Letters to the editor: Nov. 11, 2017


Re: Dec. 3 article, “UT students take on challenging musical in program’s finale.”

Thank you so much for writing such a comprehensive and thoughtful response to the University of Texas’ final musical. As a UT student and a longtime lover of the theater, I am extremely disheartened by the end of the musical theatre program on campus. However, I find “The Drowsy Chaperone” to be brilliant choice for the final production. UT’s Theatre and Dance department has previously had issues with choosing shows that are culturally appropriate for their cast, and I think “The Drowsy Chaperone” takes a self-aware hit at modern stereotypes that is absolutely apropos.

I absolutely agree that this show is the perfect way to show the culmination of the skills learned by UT’s final class of musical theater graduates. While, it will be a sad goodbye, the show is a beautiful tongue-in-cheek ode to the joys and absurdities of the theater.

KAITLIN STREET, AUSTIN

Re: Nov. 27 article, “’Proof of citizenship’ voting laws may surge under Trump.”

If voter fraud in Texas were truly rampant, every Texan would be demanding measures to combat it — and rightly so.

However, study after study has shown that voter fraud is so rare as to be virtually nonexistent. And the only folks who seem to see this apparition of “voter fraud” — and hence a need for voter identification laws — are Republicans. So, what gives?

Turns out, the GOP base of old, white people is shrinking, while many of the poor, disabled, people of color and a growing Hispanic population tend to vote Democratic. Since the aforementioned may find it more difficult to get the proper IDs, what better way to shut them out of the electoral process than by raising artificial barriers that hinder, intimidate and discourage them from voting.

And we thought Jim Crow ended with the 1965 Voting Rights Act. No, it’s alive and well in Republican voter-ID laws.

STEPHEN SHACKELFORD, AUSTIN

Re: Dec. 1 commentary, “Ala. needs to elect Moore so GOP can control courts,” Dec. 3 commentary, “Viewpoints: Congress must keep health insurance for CHIP kids,” and Dec. 3 article, “Texas returns to No. 1 in U.S. for carrying out executions.”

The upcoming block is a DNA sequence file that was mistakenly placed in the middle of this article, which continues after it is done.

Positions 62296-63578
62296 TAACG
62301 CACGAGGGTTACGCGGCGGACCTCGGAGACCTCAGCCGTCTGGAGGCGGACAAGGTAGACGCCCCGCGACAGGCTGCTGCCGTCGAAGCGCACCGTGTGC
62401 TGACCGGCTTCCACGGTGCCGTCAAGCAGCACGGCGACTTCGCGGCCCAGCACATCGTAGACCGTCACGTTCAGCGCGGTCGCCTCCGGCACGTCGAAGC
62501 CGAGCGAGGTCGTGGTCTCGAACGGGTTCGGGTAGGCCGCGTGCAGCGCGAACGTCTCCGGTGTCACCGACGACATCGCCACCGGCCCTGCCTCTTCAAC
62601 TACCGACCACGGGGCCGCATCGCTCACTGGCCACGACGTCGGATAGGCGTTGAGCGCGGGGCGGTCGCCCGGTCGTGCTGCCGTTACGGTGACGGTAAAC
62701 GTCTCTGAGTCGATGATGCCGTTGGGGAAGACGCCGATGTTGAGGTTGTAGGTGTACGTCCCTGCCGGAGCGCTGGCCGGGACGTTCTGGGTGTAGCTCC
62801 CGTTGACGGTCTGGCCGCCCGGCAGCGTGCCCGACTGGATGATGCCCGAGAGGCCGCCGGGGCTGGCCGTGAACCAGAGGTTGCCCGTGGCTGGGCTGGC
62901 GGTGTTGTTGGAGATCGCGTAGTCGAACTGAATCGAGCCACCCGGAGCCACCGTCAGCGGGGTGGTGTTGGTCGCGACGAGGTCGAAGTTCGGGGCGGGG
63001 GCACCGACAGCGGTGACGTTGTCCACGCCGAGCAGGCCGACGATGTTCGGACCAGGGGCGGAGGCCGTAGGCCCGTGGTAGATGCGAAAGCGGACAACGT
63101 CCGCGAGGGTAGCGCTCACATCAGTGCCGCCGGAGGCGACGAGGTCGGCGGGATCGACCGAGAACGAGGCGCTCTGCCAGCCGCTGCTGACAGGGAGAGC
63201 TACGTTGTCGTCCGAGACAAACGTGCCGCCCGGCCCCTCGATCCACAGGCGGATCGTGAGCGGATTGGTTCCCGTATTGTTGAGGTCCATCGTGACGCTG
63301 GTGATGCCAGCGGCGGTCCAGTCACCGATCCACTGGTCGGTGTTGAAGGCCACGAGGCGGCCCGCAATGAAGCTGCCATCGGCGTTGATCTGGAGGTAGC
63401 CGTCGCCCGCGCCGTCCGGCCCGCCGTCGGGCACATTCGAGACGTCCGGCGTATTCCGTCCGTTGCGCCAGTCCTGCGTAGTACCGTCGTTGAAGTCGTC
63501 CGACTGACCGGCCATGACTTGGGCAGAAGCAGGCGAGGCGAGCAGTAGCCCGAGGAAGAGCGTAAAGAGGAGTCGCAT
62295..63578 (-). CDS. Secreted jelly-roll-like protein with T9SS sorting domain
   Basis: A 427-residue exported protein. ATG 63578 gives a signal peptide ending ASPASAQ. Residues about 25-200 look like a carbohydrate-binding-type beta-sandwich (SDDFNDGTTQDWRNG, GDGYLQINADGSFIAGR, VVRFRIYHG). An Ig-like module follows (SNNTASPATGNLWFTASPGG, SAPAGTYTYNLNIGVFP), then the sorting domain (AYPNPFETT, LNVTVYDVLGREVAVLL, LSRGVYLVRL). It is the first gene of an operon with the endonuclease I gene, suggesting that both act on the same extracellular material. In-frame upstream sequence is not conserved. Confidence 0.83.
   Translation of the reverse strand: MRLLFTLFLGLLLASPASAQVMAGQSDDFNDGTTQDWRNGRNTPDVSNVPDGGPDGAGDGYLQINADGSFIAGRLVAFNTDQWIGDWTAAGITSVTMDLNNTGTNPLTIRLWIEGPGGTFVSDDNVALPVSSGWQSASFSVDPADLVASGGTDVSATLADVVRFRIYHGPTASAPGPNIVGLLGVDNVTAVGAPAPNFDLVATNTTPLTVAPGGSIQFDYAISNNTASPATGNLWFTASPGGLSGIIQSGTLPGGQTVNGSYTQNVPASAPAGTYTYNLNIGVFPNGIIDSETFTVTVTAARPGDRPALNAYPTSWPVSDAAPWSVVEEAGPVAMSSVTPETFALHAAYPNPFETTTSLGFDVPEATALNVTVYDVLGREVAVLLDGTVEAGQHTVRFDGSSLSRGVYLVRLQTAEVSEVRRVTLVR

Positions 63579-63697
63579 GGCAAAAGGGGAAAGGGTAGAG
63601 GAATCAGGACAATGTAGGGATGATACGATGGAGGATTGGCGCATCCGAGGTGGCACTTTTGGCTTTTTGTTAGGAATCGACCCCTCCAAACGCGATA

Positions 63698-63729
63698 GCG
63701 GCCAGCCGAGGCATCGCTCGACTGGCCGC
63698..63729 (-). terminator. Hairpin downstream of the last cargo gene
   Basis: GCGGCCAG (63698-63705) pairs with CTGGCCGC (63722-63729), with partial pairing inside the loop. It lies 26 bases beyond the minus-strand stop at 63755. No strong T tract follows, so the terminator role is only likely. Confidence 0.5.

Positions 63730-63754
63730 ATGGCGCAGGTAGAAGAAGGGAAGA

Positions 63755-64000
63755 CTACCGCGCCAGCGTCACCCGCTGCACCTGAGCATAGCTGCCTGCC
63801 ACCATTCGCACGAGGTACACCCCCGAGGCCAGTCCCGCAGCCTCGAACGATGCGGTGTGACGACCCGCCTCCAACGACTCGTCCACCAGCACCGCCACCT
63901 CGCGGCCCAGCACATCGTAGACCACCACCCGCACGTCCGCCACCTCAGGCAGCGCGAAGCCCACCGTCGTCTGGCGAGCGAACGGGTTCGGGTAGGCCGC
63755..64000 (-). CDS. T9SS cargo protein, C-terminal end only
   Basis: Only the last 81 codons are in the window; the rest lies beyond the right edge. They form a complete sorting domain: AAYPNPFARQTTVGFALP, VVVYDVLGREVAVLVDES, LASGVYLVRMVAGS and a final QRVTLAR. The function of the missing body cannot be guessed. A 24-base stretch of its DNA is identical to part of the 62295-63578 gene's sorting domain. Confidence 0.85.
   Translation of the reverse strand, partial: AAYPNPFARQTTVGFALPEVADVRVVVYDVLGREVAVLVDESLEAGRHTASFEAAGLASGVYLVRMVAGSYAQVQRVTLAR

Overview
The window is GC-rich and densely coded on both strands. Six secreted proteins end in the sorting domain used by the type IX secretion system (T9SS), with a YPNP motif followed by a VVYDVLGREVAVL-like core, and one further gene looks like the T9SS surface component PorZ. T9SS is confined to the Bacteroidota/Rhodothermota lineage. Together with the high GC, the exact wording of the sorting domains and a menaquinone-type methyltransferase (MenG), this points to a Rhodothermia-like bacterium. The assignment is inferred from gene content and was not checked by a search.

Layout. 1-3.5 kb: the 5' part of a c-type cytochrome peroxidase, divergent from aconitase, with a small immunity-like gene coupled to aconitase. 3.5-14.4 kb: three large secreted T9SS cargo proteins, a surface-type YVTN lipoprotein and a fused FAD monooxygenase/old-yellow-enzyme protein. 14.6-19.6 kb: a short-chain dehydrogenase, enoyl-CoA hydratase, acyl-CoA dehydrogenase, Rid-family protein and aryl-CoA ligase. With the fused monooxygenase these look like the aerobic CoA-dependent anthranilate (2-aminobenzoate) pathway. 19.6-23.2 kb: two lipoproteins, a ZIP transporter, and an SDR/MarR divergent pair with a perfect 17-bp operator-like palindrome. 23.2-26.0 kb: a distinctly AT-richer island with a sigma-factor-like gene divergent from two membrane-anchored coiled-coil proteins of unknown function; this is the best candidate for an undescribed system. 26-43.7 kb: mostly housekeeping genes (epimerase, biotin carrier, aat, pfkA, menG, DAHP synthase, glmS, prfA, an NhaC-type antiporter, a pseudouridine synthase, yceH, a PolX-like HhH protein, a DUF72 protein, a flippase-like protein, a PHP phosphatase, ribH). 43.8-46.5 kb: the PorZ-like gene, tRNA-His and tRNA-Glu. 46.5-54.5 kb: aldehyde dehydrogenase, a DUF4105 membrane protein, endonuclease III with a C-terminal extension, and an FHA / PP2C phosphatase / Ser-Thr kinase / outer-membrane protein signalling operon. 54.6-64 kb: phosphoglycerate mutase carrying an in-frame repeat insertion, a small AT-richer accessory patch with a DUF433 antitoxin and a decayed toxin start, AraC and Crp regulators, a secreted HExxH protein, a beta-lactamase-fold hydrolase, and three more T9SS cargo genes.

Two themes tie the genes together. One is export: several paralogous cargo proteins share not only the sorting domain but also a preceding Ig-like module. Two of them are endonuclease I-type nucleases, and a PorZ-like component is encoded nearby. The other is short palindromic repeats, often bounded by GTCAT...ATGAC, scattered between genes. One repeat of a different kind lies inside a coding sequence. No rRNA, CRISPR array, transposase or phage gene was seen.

This current iteration of the Republican party is nothing I recognize. While claiming to be the party that is “pro-life,” they are the party that is pro-birth.

Three items I read recently prove my point. There is Pat Buchanan stating Alabama must elect Roy Moore to Senate, because even though he is accused of sexually assaulting teen girls, the Senate must maintain its Republican majority to confirm judges who are staunchly anti-abortion. There was the article on Congress’ current failure to reauthorize funding for the Children’s Health Insurance Program, which will lead to less prenatal care and more infant and mother mortality. Finally, an article stating Texas is set to lead the nation in executions for 2017.

Clearly, once the baby is born, they no longer care. Who cares about living babies, or teenage girls or death row inmates, so long as all fetuses, viable or not, are carried full term? This is repugnant ideology.

SUSAN DAUGHERTY, AUSTIN

A decade ago, I was sued over a business dispute in federal court. The court was in Denver, and I sent a local lawyer to represent me at the preliminary hearing.

The federal magistrate called to tell me he was rescheduling the meeting and ordered me to show up in person or else. I showed up. He then locked me, with my lawyer, in a room with the other side and ordered us to find a solution. Seven hours later, we sent him a note letting him know we had settled.

I suggest the president do the same thing: Lock Congressional leaders of both parties in a room; send in meals; and allow bathroom privileges — but otherwise, no one leaves until a deal is reached. The survival of our nation is at stake.

TODD CRICKMER, AUSTIN

Recently, there has been a push for more plus-size representation in the media. Within this lies a flaw: Plus-size is not a lifestyle that should be promoted. Obesity is on the rise in the United States. Heart disease and diabetes are two of the leading causes of death in the U.S., both of which can be caused by obesity.

This movement teaches young girls that being unhealthy is healthy — and it does not teach that your value comes from the heart. It pushes this idea that you are beautiful no matter what you look like — which sure sounds nice, but it fails to teach that true beauty comes from having integrity, being kind, acting humbly and spreading joy. It permits women to chastise men who don’t find fat rolls sexy. It isn’t beautiful to shame somebody for their preferences. Beauty is being a decent human being.

HANNAH HURST, AUSTIN

Re: Dec. 4 article, “Spent most of November in shorts? It was Austin’s second-warmest ever.”

One major factor was omitted from the discussion of November’s unusually warm weather: global climate change. While La Niña and jet-stream patterns may cause short-term spikes in temperature, the long-term trend is for ever increasing temperatures — at least until humanity takes the necessary steps to reverse this trend.

PHILIP RUSSELL, AUSTIN



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